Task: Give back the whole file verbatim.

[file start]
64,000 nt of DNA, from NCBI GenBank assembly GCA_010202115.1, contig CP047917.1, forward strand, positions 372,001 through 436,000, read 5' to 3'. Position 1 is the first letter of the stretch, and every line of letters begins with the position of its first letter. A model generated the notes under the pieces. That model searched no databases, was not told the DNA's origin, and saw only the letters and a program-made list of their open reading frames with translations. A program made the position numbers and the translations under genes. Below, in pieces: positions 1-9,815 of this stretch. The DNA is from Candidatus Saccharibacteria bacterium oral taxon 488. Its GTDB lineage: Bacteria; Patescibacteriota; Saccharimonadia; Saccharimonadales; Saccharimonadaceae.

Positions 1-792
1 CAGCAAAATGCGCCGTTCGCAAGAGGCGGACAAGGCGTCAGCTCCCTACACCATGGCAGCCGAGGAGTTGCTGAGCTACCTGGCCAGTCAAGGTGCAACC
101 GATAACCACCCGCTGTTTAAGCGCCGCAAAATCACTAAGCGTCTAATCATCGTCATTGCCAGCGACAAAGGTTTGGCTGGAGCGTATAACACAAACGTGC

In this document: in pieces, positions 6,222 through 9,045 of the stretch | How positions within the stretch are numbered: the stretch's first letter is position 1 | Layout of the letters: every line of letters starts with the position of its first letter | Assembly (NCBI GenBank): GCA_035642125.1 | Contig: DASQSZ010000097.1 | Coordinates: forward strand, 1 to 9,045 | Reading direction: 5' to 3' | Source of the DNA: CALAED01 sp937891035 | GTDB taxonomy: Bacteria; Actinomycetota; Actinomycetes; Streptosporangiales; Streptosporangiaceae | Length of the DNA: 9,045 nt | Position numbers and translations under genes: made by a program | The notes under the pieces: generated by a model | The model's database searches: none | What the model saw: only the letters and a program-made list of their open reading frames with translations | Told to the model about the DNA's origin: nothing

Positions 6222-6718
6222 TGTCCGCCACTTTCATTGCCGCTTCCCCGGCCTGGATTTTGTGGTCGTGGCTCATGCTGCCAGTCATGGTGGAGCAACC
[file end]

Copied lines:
64,000 nt of DNA, from NCBI GenBank assembly GCA_010202115.1, contig CP047917.1, forward strand, positions 372,001 through 436,000, read 5' to 3'. Position 1 is the first letter of the stretch, and every line of letters begins with the position of its first letter. A model generated the notes under the pieces. That model searched no databases, was not told the DNA's origin, and saw only the letters and a program-made list of their open reading frames with translations. A program made the position numbers and the translations under genes. Below, in pieces: positions 1-9,815 of this stretch. The DNA is from Candidatus Saccharibacteria bacterium oral taxon 488. Its GTDB lineage: Bacteria; Patescibacteriota; Saccharimonadia; Saccharimonadales; Saccharimonadaceae.

Positions 1-792
1 CAGCAAAATGCGCCGTTCGCAAGAGGCGGACAAGGCGTCAGCTCCCTACACCATGGCAGCCGAGGAGTTGCTGAGCTACCTGGCCAGTCAAGGTGCAACC
101 GATAACCACCCGCTGTTTAAGCGCCGCAAAATCACTAAGCGTCTAATCATCGTCATTGCCAGCGACAAAGGTTTGGCTGGAGCGTATAACACAAACGTGC

In this document: in pieces, positions 6,222 through 9,045 of the stretch | How positions within the stretch are numbered: the stretch's first letter is position 1 | Layout of the letters: every line of letters starts with the position of its first letter | Assembly (NCBI GenBank): GCA_035642125.1 | Contig: DASQSZ010000097.1 | Coordinates: forward strand, 1 to 9,045 | Reading direction: 5' to 3' | Source of the DNA: CALAED01 sp937891035 | GTDB taxonomy: Bacteria; Actinomycetota; Actinomycetes; Streptosporangiales; Streptosporangiaceae | Length of the DNA: 9,045 nt | Position numbers and translations under genes: made by a program | The notes under the pieces: generated by a model | The model's database searches: none | What the model saw: only the letters and a program-made list of their open reading frames with translations | Told to the model about the DNA's origin: nothing

Positions 6222-6718
6222 TGTCCGCCACTTTCATTGCCGCTTCCCCGGCCTGGATTTTGTGGTCGTGGCTCATGCTGCCAGTCATGGTGGAGCAACC